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Viagra Friday, 12 March, 1999, 17:40 GMT
'Stop Viagra mail shots'
Vaigra
Mail shots are used to advertise Viagra
The government has been urged to outlaw attempts to market Viagra by unsolicited mail shots.

The practice has been condemned for exploiting the embarrassment of impotent men, and encouraging them not to seek expert help when they could be suffering from serious medical conditions.

Calling on Health Secretary Frank Dobson to intervene, Tory MP Roger Gale said Viagra was a therapeutic drug "and not a recreational toy".

Mr Gale, MP for Thanet North, said a mail shot advertising packets of 30 Viagra tablets for 450 had been sent to a constituent, who wanted to remain anonymous, in Herne Bay, Kent.

The literature was attributed to Swiss company Medica International Pharmaceuticals, but the company was untraceable, and the package was posted in Liverpool.

The documents prominently use the name of Pfizer, the manufacturers of Viagra, without authority.

They say: "If you use it for special occasions it is guaranteed to provide you and your partner with an enriching and fulfilling experience that will enhance a loving relationship."

They go on: "The prescription drugs we supply are specialist medicines which can prove difficult or embarrassing to obtain via your own medical practitioner."

They explain under what conditions Viagra should and should not be taken.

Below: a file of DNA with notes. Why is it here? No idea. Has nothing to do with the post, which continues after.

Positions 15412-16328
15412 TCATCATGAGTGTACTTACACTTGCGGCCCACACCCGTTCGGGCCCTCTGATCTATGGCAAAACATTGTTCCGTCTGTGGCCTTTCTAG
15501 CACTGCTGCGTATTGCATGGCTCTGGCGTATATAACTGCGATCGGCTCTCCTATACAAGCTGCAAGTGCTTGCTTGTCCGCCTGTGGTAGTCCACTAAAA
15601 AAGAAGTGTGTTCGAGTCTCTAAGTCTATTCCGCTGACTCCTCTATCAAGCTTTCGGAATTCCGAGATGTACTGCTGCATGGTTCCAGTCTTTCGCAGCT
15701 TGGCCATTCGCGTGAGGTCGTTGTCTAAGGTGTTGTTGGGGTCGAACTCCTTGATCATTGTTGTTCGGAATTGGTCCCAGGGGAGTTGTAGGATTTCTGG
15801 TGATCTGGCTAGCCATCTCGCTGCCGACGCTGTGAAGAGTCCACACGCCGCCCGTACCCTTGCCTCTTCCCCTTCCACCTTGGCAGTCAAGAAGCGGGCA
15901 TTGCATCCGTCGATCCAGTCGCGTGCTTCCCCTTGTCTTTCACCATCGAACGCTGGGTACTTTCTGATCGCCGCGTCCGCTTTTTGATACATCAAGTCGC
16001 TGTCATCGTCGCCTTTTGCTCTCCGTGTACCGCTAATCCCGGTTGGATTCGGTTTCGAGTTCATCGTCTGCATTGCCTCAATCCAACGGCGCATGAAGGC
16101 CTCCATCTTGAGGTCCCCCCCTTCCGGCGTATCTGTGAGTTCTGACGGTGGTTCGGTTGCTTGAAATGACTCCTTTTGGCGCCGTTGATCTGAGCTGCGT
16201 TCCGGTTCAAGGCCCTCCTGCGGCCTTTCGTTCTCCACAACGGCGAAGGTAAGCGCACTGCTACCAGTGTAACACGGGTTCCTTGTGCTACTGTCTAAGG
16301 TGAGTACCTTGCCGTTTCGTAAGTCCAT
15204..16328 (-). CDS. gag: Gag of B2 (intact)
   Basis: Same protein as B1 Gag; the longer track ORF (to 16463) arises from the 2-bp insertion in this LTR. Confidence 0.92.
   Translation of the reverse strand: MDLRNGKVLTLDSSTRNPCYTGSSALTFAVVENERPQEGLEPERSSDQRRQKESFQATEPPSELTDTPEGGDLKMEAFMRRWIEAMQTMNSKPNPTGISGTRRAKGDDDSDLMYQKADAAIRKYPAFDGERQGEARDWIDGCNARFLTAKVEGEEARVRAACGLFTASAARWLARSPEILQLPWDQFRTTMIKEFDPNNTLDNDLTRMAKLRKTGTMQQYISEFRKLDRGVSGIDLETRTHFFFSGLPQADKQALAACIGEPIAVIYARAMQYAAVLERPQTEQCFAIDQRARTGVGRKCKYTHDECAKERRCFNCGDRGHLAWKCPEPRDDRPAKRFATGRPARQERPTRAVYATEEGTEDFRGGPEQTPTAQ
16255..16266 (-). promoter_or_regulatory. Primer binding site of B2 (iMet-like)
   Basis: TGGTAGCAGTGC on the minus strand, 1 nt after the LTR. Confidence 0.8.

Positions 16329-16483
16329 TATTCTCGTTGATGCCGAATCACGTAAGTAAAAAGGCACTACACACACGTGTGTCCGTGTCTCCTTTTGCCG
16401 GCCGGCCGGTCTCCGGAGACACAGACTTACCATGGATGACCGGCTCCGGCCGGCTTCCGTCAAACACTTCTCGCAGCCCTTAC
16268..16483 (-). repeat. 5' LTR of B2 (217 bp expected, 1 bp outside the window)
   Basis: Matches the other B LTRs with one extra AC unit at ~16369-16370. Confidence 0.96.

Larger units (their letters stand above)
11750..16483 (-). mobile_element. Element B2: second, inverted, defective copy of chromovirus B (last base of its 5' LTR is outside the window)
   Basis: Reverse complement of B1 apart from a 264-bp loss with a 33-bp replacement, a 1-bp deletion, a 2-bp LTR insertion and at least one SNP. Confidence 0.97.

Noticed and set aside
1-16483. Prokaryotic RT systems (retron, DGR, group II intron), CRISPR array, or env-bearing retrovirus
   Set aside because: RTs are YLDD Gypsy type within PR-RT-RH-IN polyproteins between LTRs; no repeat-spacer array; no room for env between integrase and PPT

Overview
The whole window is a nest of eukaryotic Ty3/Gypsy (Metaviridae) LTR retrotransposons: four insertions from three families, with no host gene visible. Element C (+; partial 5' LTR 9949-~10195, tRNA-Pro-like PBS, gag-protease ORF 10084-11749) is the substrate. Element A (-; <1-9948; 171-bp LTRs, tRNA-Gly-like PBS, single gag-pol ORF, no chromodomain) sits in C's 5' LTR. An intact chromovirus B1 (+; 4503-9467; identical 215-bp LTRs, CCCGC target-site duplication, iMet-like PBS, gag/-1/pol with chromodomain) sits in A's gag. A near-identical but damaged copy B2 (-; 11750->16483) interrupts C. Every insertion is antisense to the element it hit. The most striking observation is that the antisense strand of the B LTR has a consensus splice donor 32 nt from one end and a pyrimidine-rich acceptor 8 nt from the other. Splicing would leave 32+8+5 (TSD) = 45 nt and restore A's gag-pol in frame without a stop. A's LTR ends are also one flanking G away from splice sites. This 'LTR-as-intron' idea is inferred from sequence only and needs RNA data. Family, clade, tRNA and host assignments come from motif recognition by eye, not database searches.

Fast buck
Roger Gale
Roger Gale called on the government to take action

Pfizer, which manufactures Viagra, said it is doing everything it can to stamp out mail shot marketing of the drug.

A spokesman said: "What the publicity surrounding Viagra has done is to encourage a lot of people who are out to make a fast buck to try and market it wherever they can through junk mail or mail shots.

"We want to make absolutely clear that we operate as an ethical pharmaceutical company and have nothing to do with these other companies, do not sanction what they are doing and do all we can to prevent any illegal trading like this."

He said the unauthorised use of trademarks could be a criminal offence.

He also warned that erectile dysfunction in eight out of 10 cases was caused by another medical condition, which would remain undisclosed if people did not go to a doctor and got Viagra through a mail-shot.

People who might be too embarrassed to go to a doctor might respond to a mail shot which, like this one, promised "maximum confidentiality" with the goods packed under plain cover, he added.

"We want to protect our good reputation and the reputation of this brand, and make sure it is used only for its intended purposes. If you are a normal, healthy young male, you are wasting your money."

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